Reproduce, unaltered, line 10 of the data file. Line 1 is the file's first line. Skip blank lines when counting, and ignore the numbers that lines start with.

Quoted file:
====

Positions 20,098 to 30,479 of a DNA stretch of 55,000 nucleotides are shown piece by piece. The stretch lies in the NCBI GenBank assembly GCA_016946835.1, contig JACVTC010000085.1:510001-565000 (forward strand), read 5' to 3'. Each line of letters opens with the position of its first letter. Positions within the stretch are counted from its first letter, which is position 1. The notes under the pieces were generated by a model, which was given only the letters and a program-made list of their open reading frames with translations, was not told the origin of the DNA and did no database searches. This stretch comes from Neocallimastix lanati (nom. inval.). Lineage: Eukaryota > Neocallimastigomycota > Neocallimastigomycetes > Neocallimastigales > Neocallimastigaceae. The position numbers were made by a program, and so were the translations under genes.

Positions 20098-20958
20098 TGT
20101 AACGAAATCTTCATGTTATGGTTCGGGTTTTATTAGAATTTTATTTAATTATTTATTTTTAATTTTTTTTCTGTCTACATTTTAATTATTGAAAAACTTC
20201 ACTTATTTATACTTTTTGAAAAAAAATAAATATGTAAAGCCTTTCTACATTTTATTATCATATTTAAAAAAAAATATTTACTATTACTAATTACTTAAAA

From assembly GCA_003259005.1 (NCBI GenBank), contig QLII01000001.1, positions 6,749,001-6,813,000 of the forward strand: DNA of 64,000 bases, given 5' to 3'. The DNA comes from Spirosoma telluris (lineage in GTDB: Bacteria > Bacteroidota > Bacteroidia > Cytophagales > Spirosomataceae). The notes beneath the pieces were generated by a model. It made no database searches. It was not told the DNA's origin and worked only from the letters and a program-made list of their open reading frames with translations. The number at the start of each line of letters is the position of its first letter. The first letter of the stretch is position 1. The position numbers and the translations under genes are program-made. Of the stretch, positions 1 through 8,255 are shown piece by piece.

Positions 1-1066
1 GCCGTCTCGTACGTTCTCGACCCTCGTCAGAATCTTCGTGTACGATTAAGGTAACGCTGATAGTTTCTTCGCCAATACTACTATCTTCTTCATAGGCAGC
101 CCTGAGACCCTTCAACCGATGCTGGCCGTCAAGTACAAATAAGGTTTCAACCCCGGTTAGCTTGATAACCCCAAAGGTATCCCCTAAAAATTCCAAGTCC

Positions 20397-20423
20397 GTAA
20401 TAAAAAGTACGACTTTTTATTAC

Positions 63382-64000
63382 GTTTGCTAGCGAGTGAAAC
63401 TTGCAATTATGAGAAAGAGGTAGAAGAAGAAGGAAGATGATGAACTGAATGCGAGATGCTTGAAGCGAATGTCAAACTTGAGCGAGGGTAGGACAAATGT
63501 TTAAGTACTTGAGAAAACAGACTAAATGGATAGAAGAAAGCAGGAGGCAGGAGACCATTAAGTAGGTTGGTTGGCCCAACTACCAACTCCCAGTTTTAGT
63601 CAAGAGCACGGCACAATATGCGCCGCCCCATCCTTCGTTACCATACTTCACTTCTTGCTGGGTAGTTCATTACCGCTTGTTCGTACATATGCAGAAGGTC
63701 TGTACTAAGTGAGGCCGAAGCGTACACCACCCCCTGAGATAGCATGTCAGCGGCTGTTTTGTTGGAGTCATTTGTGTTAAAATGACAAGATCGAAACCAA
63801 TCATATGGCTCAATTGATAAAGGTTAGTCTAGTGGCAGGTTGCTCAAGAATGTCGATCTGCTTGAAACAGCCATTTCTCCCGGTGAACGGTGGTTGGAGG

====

Positions 20397-20423